2) There is a heavy emphasis on submitting correct materials and timelines for submission. Submitting the correct materials is extremely boring - who would want to memorize every paper that needs to be submitted in every single situation? However the timelines get very interesting since you begin to see the ambiguous side of the business where (i imagine) most patent lawyers make their living. Who has priority, foreign/domestic, etc.
3) I'm doing about the same as Reindeers, maybe a little less than 80%. Personally i'd have to spend significantly more time to better that grade (you know how it goes, sometimes the difference between an A and a B is much greater than the difference between a B and C).
4) The course requires discipline - it's not that easy to sit down for 2-3 hours a day and study for the patent bar considering the material is not very exciting. Good thing it's winter up here in Syracuse! But seriously, i'm working full time and to come home at 6 and start doing 3 hours of studying is not very pleasant, but oh well.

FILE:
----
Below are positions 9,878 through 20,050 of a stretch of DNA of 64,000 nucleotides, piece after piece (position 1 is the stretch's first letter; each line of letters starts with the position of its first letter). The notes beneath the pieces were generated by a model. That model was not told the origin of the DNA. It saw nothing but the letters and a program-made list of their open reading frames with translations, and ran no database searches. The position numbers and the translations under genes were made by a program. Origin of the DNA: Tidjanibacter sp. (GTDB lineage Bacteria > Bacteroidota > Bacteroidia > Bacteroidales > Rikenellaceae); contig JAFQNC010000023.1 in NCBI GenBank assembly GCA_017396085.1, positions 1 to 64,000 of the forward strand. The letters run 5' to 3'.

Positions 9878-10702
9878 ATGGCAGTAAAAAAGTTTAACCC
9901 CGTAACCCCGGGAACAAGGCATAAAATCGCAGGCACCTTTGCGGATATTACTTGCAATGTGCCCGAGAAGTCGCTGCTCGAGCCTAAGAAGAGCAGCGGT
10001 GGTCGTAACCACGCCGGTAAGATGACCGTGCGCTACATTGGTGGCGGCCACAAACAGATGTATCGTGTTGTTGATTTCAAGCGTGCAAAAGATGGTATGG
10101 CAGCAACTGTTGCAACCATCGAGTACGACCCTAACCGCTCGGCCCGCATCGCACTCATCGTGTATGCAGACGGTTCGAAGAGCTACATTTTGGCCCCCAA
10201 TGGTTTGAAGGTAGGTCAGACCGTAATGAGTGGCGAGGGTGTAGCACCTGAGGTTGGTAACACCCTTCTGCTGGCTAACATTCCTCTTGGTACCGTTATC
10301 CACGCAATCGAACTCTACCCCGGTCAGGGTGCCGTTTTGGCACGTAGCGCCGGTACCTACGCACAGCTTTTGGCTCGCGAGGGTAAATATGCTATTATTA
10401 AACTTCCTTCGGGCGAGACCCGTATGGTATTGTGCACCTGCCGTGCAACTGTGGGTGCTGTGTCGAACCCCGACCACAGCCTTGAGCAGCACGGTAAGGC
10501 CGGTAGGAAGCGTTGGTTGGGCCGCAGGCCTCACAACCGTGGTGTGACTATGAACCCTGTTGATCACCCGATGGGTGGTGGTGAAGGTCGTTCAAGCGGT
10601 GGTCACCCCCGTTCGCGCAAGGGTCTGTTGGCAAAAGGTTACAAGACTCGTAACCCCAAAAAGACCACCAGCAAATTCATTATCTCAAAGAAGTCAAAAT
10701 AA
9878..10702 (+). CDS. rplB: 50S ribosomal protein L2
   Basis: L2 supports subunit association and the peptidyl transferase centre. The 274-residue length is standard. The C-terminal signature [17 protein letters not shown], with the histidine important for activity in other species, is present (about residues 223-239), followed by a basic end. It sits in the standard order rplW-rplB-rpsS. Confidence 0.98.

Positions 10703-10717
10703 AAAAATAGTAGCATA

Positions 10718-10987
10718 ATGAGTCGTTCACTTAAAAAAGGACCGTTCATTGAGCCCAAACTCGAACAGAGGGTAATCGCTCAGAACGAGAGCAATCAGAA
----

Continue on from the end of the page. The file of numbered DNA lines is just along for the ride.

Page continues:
5) Does PATBAR prepare you for the bar exam? Won't really know until i take the test, but it seems intelligently put together, but not as structured as a regular college course. My guess is that there are so many places where to start this study that the author picked the most logical starting place for him. Doesn't look like there's a great base of information that you must know before moving forward, just a bunch of rules. If you go to PATBAR's website, you'll see some kind of statement that they don't publish success rates for applicants because it all depends on how much they study, etc. At first that looks like an excuse because the numbers are probably not as good as those live courses. But when thinking about it, the author is absolutely right, in this case since it's a take home course, your success depends only on your willingness to sit down and study.
Hope this is helpful somewhat...
« on: January 14, 2005, 05:34:21 PM »
I totally agree with your point if you go practice at a law firm. And now i'm beginning to wonder about my point's validity considering that only about 5%(?) of law students go straight into industry after graduation. And the amount of IP lawyers must be minute.